Michel Kazatchkine, executive director of the Fund, is well aware that the fraud allegations — viewed incorrectly — could be all some donors need to further reduce support for this project. In an interview with Voice of America, Kazatchkine noted that this “comes at a time when governments are under pressure to cut public expenditures.”

Millions of lives now depend on the Global Fund, he said, and the project today saves an estimated 4,000 lives every day by getting necessary AIDS or TB drugs, bed nets to protect against malaria and other public health measures out to people for whom these efforts literally mean the difference between life and death.

So, yes, fraud is bad and needs to be dealt with swiftly and severely. But let’s not lose the forest for the trees.


Here’s one of those celebrity-backed organizations (RED) that advocates for the Global Fund trying to put a positive spin on the AP story.

The Gates Foundation, which has donated $650 million to the initiative, came out Monday afternoon with a statement supporting the Global Fund, saying it is doing a “tremendous job” and that problems with fraud don’t change the fact that “not trying to save these lives is unacceptable.”


About Author

Tom Paulson

Tom Paulson is founder and lead journalist at Humanosphere. Prior to operating this online news site, he reported on science,  medicine, health policy, aid and development for the Seattle Post-Intelligencer. Contact him at tom[at] or follow him on Twitter @tompaulson.

  • Rmcclure

    Valuable analysis, Tom. Keep it up!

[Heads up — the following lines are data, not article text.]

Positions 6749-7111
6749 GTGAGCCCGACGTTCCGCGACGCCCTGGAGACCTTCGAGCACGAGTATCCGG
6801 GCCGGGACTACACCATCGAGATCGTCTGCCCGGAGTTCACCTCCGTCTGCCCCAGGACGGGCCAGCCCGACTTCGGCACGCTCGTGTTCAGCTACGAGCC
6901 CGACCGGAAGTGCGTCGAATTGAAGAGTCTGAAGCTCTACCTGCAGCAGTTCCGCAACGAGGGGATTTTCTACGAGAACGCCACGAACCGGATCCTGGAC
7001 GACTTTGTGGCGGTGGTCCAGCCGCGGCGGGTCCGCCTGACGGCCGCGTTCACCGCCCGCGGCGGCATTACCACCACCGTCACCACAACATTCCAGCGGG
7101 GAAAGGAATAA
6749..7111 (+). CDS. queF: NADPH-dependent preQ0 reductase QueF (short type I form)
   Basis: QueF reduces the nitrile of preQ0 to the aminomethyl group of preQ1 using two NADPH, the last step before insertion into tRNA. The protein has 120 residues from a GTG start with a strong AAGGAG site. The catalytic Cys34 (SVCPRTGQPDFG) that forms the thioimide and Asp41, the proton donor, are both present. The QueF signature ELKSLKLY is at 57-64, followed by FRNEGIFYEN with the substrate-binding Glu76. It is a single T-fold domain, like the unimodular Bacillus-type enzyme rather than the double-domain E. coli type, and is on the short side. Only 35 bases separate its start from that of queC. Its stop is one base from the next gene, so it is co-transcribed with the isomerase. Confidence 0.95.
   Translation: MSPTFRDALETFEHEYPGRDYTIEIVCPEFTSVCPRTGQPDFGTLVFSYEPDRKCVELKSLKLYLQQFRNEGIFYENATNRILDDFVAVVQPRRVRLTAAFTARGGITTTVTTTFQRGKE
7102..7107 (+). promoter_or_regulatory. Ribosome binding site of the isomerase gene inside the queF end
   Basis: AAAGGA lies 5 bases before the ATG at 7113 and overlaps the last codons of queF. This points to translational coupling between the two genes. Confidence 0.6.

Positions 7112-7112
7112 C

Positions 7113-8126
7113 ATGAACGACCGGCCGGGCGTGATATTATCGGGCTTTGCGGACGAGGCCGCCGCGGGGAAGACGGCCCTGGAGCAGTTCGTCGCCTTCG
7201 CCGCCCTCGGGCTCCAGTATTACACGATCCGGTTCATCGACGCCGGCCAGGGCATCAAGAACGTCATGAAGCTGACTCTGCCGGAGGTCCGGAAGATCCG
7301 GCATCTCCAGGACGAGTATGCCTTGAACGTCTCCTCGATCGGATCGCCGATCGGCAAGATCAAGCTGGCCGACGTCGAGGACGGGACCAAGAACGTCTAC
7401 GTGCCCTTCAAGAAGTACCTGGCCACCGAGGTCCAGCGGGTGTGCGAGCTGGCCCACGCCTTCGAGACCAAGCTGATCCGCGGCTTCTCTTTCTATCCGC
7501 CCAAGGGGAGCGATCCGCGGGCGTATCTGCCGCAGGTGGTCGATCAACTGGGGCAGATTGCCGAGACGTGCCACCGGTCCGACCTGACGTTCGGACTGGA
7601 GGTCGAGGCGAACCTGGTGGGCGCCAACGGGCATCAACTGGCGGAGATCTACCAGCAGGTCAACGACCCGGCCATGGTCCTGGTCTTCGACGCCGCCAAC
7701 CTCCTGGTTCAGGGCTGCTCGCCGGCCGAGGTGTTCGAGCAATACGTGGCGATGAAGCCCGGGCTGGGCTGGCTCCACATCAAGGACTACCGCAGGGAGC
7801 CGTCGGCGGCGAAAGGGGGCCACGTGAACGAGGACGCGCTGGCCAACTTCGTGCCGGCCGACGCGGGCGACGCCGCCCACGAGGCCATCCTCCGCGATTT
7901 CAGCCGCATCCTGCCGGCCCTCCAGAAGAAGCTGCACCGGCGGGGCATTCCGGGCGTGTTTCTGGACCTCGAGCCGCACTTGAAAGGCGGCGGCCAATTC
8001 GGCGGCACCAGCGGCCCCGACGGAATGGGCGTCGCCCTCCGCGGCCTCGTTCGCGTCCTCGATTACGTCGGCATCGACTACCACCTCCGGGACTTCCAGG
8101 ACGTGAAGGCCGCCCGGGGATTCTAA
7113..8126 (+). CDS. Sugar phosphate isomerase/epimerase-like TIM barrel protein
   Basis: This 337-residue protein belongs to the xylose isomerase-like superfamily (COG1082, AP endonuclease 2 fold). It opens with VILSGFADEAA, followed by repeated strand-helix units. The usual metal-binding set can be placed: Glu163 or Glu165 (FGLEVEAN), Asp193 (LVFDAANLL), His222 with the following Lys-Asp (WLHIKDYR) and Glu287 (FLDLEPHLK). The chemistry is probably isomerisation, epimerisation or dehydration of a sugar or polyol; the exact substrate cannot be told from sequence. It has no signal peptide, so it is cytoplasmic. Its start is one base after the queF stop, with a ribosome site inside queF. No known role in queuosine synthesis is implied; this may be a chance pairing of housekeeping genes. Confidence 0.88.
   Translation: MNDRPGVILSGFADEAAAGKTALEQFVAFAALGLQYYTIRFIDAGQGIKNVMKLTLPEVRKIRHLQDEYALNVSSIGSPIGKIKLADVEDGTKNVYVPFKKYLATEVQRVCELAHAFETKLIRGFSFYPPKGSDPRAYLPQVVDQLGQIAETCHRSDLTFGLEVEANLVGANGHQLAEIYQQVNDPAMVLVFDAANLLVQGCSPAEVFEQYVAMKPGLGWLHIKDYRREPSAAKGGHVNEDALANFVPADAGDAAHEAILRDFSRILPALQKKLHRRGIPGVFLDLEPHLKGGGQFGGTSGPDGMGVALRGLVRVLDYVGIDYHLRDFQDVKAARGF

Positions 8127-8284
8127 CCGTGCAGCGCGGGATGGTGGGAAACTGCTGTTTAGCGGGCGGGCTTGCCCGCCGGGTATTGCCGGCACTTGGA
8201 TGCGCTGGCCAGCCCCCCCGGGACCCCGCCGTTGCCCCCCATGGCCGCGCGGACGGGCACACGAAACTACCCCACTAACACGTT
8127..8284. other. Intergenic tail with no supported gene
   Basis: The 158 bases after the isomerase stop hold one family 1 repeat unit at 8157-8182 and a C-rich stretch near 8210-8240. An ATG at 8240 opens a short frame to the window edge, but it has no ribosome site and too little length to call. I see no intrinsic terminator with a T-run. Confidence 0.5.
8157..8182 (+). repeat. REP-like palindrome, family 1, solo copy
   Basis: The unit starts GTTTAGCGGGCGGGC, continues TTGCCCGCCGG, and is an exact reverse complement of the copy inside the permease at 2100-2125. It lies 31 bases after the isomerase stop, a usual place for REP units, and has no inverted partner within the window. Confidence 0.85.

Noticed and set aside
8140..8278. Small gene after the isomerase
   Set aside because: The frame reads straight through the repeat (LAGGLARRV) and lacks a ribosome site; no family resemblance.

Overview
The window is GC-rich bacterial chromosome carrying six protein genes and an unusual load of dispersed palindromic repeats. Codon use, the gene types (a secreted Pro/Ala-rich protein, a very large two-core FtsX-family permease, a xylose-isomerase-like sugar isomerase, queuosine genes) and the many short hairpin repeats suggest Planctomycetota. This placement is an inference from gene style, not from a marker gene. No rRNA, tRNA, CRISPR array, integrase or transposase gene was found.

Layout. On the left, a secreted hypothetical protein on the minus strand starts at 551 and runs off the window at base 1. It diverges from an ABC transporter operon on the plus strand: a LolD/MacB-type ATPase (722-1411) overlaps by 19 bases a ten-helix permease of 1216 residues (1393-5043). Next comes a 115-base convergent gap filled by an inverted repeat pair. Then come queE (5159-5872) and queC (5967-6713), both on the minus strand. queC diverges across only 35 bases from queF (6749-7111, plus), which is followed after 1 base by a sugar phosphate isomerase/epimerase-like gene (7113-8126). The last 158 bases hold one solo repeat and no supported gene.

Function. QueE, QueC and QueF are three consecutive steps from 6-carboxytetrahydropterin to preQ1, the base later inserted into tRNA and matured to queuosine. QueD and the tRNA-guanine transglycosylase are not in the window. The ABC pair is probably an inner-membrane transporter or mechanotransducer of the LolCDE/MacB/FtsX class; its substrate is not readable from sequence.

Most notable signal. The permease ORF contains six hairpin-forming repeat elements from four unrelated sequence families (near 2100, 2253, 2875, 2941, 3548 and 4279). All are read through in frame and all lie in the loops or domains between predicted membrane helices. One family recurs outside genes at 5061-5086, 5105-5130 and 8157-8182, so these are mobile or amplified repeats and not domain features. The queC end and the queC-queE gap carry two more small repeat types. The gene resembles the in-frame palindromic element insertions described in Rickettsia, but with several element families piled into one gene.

• Tom Paulson

      Thanks Robert,
      Gotta work on my math skills, however.

  • John

    i never myself understood why does good cause need celebrity support in first place..i think they should re look at there communication strategy thats meant to create awareness and iec material….Poorest of poor dont even know who these celebrity are and often selection and choice of communication agency are urban centric…Awareness message that can save million of life must be spread with local partner and smaller local agency then with large conglomeration. One must attention to procurement procedure to weed out corruption.

  • Fabio Saldanha

    I think caring for someone’s life is need, especially in cases like this around the world. Even in natural disasters we can see few people try to get “their” share from the donations, which is not acceptable. Most people do the right thing and try to help others, very few think they can use the system to profit from it. There must be procedures to enable such actions and gaurantee the efficency of the institution. We can’t judge celebrities and the Global Fund anly because few wrong people.

  • ratweiler

    hello? The Global Fund didn’t just open up and say “oh dear, we have fraud here” no … there was a whistleblower and guess what? They got rid of him to try and shut him up…. :-) This is just the tip of the iceberg….

    • Tom Paulson

      Thanks Ratweiler,
      I would appreciate it you could send me info regarding this, which you can do by email ( if you wish. I wasn’t aware of the whistleblower and would like to learn more about what happened.

    • Lawson McNaught